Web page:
Direct observation of growth and collapse of a Bose-Einstein condensate with attractive interactions
Gerton, Jordan M.
Hulet, Randall G.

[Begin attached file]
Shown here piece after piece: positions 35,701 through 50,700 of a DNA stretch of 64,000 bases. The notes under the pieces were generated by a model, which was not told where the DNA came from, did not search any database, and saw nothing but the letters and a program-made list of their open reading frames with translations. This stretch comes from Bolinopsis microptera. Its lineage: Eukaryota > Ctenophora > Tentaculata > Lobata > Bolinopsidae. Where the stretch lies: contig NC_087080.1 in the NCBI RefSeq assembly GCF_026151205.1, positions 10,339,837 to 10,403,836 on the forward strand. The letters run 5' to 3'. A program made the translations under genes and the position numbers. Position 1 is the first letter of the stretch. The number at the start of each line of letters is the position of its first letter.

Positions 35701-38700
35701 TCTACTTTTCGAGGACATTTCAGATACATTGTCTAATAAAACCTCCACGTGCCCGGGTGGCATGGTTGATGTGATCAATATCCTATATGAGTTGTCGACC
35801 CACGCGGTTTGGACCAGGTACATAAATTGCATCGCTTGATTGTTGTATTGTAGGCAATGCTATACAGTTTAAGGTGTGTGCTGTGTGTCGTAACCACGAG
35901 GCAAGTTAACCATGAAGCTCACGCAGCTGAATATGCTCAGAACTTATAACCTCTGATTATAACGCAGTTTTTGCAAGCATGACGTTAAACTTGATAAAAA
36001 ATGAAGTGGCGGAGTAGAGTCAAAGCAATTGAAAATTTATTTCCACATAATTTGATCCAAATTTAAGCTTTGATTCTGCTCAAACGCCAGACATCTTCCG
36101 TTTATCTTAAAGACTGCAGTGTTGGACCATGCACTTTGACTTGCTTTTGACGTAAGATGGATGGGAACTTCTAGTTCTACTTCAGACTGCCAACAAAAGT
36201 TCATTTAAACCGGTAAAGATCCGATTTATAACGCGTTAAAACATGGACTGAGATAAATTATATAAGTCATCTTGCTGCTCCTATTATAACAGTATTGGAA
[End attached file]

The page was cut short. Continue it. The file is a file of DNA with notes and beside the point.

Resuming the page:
Quantum theory predicts that Bose-Einstein condensation of a spatially homogeneous gas with attractive interactions is precluded by a conventional phase transition into either a liquid or solid . When confined to a trap, however, such a condensate can form , provided that its occupation number does not exceed a limiting value [3, 4]. The stability limit is determined by a balance between the self-attractive forces and a repulsion that arises from position?momentum uncertainty under conditions of spatial confinement. Near the stability limit, self-attraction can overwhelm the repulsion, causing the condensate to collapse [5, 6, 7, 8]. Growth of the condensate is therefore punctuated by intermittent collapses [9, 10] that are triggered by either macroscopic quantum tunnelling or thermal fluctuation. Previous observations of growth and collapse dynamics have been hampered by the stochastic nature of these mechanisms. Here we report direct observations of the growth and subsequent collapse of a 7Li condensate with attractive interactions, using phase-contrast imaging. The success of the measurement lies in our ability to reduce the stochasticity in the dynamics by controlling the initial number of condensate atoms using a two-photon transition to a diatomic molecular state.